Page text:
A trio of employer groups has formed a new partnership to advocate for policies that address the problem of high—and growing—drug costs.
Employers are increasingly feeling the pressure of high drug costs, particularly as spending on high-cost biologics like adalimumab and etanercept continue to represent a significant share of spending despite comprising a relatively small proportion of total prescriptions. Drug spending is expected to keep rising alongside the dominance of specialty drugs, and so-called “super spenders,” or patients whose prescription drug costs exceed $250,000 per year, are growing in number.
It is against this backdrop that a trio of employer groups has formed a new partnership to advocate for policies that address the problem of high—and growing—drug costs. The Pacific Business Group on Health (PBGH), the ERISA Industry Committee, and the National Alliance of Healthcare Purchaser Coalitions this month announced a new initiative, called the Employers’ Prescription for Affordable Drugs, that they say seeks to drive the passage of legislation that will promote competition, transparency, and value in the marketplace. Collectively, the groups represent the largest purchaser of healthcare in the United States, purchasing care for more than 153 million individuals.
Among the policies that the new group supports are requiring pharmacy benefit managers (PBMs) to make pricing data available to payers, requiring PBMs to pass along savings from rebates, mandating that drug companies report and justify price increases for some drug products, and prohibiting conduct (such as PBM price spreading) that stifles competition from biosimilars and generics.
Other priorities for the group include requiring the FDA to publish patent information for biologics in the Purple Book, ending patent evergreening, halting “sham” citizen petitions to the FDA that can be used to delay competition, prohibiting pay-for-delay settlements, and preventing drug makers from using Risk Evaluation and Mitigation Strategy (REMS) programs to withhold samples needed for biosimilar and generic drug development.
The coalition also notes that capping price increases for drugs would result in overall savings, and price caps could be coupled with policies to limit drugs’ initial launch prices.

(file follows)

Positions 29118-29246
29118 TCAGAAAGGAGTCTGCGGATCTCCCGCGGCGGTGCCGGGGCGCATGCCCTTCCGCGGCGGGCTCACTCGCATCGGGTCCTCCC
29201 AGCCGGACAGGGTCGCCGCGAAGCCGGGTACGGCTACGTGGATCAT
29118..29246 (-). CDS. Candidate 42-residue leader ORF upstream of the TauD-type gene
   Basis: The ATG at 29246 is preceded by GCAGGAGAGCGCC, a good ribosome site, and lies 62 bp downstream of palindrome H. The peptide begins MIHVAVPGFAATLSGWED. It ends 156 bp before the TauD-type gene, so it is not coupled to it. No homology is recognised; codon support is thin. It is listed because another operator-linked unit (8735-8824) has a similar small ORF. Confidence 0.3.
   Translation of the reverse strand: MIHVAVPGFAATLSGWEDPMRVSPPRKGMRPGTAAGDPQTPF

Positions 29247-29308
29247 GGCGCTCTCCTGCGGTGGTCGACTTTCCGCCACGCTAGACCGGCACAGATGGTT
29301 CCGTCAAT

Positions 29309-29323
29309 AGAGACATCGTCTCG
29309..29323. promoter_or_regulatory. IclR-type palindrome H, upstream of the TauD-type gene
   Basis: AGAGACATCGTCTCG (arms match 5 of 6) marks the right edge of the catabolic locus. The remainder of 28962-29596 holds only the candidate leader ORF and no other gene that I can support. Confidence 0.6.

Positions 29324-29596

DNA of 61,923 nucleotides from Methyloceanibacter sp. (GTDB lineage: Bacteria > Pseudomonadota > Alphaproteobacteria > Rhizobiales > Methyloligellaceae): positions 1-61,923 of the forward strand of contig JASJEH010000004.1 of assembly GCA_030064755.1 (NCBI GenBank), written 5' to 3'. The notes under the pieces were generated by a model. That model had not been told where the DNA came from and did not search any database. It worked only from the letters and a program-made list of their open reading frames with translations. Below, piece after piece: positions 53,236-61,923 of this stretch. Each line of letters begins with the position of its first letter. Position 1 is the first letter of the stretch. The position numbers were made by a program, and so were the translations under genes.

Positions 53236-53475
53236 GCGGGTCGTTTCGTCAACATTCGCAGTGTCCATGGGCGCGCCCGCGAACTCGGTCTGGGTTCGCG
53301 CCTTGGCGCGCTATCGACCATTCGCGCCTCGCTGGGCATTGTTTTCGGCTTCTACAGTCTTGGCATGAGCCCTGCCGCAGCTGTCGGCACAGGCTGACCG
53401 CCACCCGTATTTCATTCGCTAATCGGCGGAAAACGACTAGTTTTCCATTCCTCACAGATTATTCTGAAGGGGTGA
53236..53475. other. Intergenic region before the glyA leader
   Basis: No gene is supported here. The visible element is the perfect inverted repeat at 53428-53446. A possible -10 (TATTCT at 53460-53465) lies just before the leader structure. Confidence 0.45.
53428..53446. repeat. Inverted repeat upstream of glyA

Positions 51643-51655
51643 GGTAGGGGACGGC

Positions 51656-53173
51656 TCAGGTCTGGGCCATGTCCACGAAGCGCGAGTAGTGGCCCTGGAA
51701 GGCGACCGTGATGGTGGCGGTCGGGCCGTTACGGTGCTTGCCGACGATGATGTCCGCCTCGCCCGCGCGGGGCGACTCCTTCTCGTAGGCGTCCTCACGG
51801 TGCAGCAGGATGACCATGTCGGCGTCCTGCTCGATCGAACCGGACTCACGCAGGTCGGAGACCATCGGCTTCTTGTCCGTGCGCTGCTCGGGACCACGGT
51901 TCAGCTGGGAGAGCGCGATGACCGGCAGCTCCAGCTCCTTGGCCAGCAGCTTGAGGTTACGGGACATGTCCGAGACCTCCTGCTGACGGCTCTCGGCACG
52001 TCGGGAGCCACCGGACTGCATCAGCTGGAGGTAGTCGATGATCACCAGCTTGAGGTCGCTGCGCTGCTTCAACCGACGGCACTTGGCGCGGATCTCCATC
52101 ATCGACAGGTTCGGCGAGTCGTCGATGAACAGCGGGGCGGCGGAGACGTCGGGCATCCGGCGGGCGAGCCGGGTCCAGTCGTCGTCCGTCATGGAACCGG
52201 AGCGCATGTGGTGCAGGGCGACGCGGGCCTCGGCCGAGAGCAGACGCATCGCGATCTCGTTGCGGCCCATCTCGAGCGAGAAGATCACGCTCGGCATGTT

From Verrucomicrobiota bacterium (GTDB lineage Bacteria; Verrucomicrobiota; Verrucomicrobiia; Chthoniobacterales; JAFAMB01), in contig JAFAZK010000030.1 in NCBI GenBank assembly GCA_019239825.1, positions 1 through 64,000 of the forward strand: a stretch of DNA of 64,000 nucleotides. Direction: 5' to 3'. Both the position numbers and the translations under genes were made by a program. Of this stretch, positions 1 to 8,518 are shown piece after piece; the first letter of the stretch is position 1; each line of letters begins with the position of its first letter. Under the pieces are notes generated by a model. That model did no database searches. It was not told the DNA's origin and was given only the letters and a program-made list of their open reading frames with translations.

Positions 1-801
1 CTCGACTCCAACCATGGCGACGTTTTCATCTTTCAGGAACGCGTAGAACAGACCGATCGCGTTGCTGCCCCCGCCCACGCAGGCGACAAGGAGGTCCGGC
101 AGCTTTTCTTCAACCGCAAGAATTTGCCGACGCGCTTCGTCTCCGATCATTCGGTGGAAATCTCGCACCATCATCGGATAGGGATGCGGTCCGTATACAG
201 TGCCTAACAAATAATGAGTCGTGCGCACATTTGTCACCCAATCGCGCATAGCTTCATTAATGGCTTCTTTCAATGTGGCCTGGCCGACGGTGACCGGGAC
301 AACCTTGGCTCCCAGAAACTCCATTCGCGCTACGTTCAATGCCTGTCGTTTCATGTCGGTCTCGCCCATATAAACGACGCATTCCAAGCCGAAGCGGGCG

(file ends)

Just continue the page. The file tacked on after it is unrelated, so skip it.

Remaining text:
Two items of legislation expressly endorsed by the group are the Preserve Access to Affordable Generics and Biosimilars Act, which targets pay-for-delay deals, and the Lower Health Care Costs Act, which addresses abusive citizen petitions, allows generic and biosimilar developers to sue companies that withhold samples, and eliminates the requirement for a biosimilar or generic to use the same REMS program as the originator product’s sponsor.
In a statement, Elizabeth Mitchell, president and chief executive officer of PBGH, said that “Employers and patients are tired of bearing the brunt of high costs caused by a gamed system set up by drug manufacturers and pharmacy benefit managers. Employers are doing everything they can to contain costs, but this problem is too big to fix without action from the government.”
The launch of the coalition comes at a time when employers are increasingly recognizing their role in biosimilar adoption. Earlier this year, a report from Matrix Global Advisors and the National Business Group on Health used data from a large manufacturing company with a high-deductible plan to illustrate the fact that if biosimilars for common biologics are used half of the time at a 40% discount, the employer could save nearly $2 million each year.